Get ready to dance the night away at Ottawa’s Viennese Winter Ball

Ambassador Stefan Pehringer hosts Austrian embassy reception for organizers, sponsors of upcoming event

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For those looking to waltz through winter effortlessly, do we have just the thing for you.

The Viennese Winter Ball, now in its 23rd year, returns to the Trillium Ballroom of the Shaw Centre this Saturday, Feb. 29.

The evening is considered to be one of the most elegant galas in town, with its fine dining as well as dancing to live orchestral music played by the Thirteen Strings Chamber Orchestra. 

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The ball is held under the patronage of Austrian Ambassador Stefan Pehringer, who – together with his wife, Debra Jean Pehringer – hosted a reception Wednesday at their official residence in Rockcliffe Park for organizers, sponsors and supporters. There was even a special appearance from their cuddly dog, Guenny, a Shih Tzu-Yorkie mix.


One of the highlights of the night is watching the dancing of the debutantes with their male counterparts, the cavaliers. It’s a tradition that originates from the days of the intricate courtship-ritual that saw well-bred young ladies, who were coming of age, introduced to society while on the arms of their tuxedoed escorts.

Charlotte Dietz, who joined this year’s organizing committee, has fond memories of the time she participated as a debutante in Ottawa’s Viennese ball, 15 years ago. Her father, Otto Ditz, was the Austrian ambassador at the time (he uses the Austrian spelling of his surname, if you’re wondering).

“It’s a once-in-a-lifetime opportunity,” she told at the embassy reception. “It’s a very magical night. You don’t forget it.”

The young men and women, who attend local high schools and private schools, are being taught how to waltz by Arthur Murray Dance Studio on Gladstone Avenue. Its owners, Vadim Safonov and Alina Safonova, were at the reception. They also do the ballroom dance training of local physicians for The Ottawa Hospital Foundation’s popular Dancing with the Docs fundraiser.


Five years ago, Music and Beyond, a non-profit arts organization, picked up the ball and ran with it after the volunteer-driven event was looking to hang up its dancing shoes. Some recent changes have been made, such as lowering ticket prices to make the event more accessible, and adding emerging talent to the lineup of entertainment, primarily through the music program at Canterbury High School.

“Last year was without question the best event that we’ve had,” Chris Spiteri, board chair of Music and Beyond and senior law partner at corporate sponsor Spiteri & Ursulak, told “The word is getting out in terms of what we’re doing to help young people in their musical development.”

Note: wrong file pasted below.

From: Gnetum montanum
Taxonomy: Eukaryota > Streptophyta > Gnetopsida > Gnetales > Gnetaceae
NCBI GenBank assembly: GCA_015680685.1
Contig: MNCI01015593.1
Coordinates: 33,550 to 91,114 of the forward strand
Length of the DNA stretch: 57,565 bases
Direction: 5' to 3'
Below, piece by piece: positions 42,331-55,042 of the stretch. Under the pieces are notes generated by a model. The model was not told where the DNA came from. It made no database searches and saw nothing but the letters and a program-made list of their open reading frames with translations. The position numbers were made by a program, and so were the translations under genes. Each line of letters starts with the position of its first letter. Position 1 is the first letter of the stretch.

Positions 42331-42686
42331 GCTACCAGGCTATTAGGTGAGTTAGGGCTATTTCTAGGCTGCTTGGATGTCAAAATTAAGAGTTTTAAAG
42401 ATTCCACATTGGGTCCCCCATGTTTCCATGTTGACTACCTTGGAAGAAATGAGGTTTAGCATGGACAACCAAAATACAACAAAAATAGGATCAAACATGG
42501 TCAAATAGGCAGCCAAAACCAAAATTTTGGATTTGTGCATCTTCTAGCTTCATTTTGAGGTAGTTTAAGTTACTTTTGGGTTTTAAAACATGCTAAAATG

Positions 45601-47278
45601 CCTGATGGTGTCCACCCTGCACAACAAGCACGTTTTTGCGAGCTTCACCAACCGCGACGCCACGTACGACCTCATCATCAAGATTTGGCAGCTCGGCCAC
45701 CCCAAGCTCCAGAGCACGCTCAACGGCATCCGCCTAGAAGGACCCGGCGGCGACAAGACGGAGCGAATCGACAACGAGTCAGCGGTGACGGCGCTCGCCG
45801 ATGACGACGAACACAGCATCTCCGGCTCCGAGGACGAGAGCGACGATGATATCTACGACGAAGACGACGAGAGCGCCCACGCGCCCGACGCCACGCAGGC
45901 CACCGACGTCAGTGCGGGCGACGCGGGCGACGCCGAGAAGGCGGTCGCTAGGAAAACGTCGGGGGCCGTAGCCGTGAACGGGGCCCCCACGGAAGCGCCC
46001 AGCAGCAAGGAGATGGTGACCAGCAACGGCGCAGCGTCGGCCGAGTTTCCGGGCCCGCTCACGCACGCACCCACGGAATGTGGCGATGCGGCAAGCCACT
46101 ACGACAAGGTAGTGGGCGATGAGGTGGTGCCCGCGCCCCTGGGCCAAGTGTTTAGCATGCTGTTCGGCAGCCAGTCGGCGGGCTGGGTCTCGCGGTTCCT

Last year, the ball raised a net total of around $60,000. Proceeds were directed toward youth music education programs run by Music and Beyond, Thirteen Strings and OrKidstra. Some of the funds were also donated to Canterbury’s music program and toward a new award for high school musicians with The Cappies theatre productions.

The Viennese Winter Ball is organized by a volunteer committee led by Spiteri and Micheline Saikaley, who’s also president of the Ashbury College Guild. Saikaley’s daughter, Alexa Nasrallah, 16, is dancing as a debutante after volunteering for the past two years as a debutante-in-waiting. Spiteri’s son is also waltzing this year, which means Spiteri will have watched all four of his children participate in the ball, either as a debutante or cavalier.

“I’m going to miss that part of it,” he said.


Spiteri has done a lot of volunteer fundraising over the years for causes ranging from mental health to leukemia and lymphoma to the humane society. None has been as challenging as raising money for youth music initiatives, he said.

“I do it because I love it, and they need my help more than the other causes do.”

Among the guests were Gowling WLG partner Rob MacDonald, who heads the board of the Thirteen String Chamber Orchestra, and Montreal businesswoman and philanthropist Elizabeth Wirth, chair of Wirth Rail Corporation and past-president of the Viennese Ball of Montreal.

Even if you have two left feet, the Viennese Winter Ball is still a really fun night to dress up and soak in some live music and culture. And, the Ottawa band The Hornettes will be playing later in the evening, for those who want to cut loose on the dance floor.

For more information about the event, see



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